Structure, Function and Protein Engineering of Cereal-Type Inhibitors Acting on Amylolytic Enzymes

Marie Sofie Møller, Birte Svensson*

*Corresponding author for this work

Research output: Contribution to journalReviewpeer-review

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Numerous plants, including cereals, contain seed proteins able to inhibit amylolytic enzymes. Some of these inhibitors, the CM-proteins (soluble in chloroform:methanol mixtures)-also referred to as cereal-type inhibitors (CTIs)-are the topic of this review. CM-proteins were first reported 75 years ago. They are small sulfur-rich proteins of the prolamine superfamily embracing bifunctional α-amylase/trypsin inhibitors (ATIs), α-amylase inhibitors (AIs), limit dextrinase inhibitors (LDIs), and serine protease inhibitors. Phylogenetically CM-proteins are predicted across poaceae genomes and many isoforms are identified in seed proteomes. Their allergenicity and hence adverse effect on humans were recognized early on, as were their roles in plant defense. Generally, CTIs target exogenous digestive enzymes from insects and mammals. Notably, by contrast LDI regulates activity of the endogenous starch debranching enzyme, limit dextrinase, during cereal seed germination. CM-proteins are four-helix bundle proteins and form enzyme complexes adopting extraordinarily versatile binding modes involving the N-terminal and different loop regions. A number of these inhibitors have been characterized in detail and here focus will be on target enzyme specificity, molecular recognition, forces and mechanisms of binding as well as on three-dimensional structures of CM-protein-enzyme complexes. Lastly, prospects for CM-protein exploitation, rational engineering and biotechnological applications will be discussed.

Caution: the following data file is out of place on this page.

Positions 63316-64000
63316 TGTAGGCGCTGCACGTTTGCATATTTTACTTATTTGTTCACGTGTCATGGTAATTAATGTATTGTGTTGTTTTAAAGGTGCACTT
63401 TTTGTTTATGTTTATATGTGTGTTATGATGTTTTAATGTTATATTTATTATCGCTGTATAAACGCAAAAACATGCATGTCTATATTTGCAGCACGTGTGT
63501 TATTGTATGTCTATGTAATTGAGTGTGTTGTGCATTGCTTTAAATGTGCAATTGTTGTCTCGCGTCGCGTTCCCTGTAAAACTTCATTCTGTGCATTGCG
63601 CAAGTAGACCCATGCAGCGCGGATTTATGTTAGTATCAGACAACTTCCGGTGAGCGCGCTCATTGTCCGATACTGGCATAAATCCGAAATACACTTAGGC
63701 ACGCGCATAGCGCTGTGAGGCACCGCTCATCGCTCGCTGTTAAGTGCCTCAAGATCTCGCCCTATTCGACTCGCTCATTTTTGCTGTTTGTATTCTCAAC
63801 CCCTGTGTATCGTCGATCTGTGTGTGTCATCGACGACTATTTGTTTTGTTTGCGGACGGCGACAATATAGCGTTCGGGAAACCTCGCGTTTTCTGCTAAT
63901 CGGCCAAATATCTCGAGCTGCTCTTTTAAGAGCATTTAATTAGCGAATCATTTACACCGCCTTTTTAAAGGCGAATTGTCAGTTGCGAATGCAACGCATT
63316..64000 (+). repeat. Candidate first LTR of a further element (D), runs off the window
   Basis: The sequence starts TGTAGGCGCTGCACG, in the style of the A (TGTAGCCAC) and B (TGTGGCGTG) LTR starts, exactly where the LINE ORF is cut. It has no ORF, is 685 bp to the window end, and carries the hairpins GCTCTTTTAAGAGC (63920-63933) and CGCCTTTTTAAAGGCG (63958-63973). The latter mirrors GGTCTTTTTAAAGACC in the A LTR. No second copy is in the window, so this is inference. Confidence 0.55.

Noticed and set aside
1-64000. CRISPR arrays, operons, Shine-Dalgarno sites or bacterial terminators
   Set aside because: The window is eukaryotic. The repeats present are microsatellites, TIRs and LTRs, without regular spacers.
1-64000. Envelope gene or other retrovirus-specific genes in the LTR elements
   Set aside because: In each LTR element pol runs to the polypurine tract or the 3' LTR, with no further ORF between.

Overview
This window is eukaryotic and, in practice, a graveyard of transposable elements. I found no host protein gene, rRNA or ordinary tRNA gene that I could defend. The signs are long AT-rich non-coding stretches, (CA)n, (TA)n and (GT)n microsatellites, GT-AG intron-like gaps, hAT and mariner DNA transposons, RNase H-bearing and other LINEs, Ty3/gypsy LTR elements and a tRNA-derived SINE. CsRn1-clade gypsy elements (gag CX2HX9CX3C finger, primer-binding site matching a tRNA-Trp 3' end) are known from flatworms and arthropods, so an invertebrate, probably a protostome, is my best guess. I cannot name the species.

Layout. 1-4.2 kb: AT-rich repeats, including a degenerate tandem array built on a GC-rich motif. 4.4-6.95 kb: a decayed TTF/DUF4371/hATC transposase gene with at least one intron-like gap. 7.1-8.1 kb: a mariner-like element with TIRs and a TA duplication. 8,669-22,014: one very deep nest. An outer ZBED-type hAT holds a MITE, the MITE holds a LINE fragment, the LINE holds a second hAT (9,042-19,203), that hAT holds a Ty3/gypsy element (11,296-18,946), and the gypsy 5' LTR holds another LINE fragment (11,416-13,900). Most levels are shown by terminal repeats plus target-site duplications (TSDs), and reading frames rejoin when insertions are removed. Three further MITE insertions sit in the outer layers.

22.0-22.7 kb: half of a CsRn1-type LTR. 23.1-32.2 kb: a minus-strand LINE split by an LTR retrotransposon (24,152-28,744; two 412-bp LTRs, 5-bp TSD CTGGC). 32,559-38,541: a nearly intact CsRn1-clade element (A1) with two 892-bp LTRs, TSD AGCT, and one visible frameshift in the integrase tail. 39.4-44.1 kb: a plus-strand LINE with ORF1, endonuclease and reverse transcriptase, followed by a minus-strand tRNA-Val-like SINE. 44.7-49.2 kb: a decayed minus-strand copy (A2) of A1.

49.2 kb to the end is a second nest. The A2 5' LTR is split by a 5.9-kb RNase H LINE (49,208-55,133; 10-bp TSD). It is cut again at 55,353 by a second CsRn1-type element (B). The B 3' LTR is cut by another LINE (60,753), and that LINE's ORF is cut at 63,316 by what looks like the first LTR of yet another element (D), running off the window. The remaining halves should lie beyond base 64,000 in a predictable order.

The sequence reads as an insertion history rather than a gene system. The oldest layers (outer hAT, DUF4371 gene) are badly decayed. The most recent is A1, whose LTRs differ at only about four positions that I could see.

Original languageEnglish
Article number868568
JournalFrontiers in Molecular Biosciences
Number of pages10
Publication statusPublished - 2022


  • CM-proteins
  • Proteinaceous inhibitor
  • Enzyme complexes
  • Binding constant
  • X-ray crystallography
  • Insect pests
  • Limit dextrinase
  • Food and nutrition


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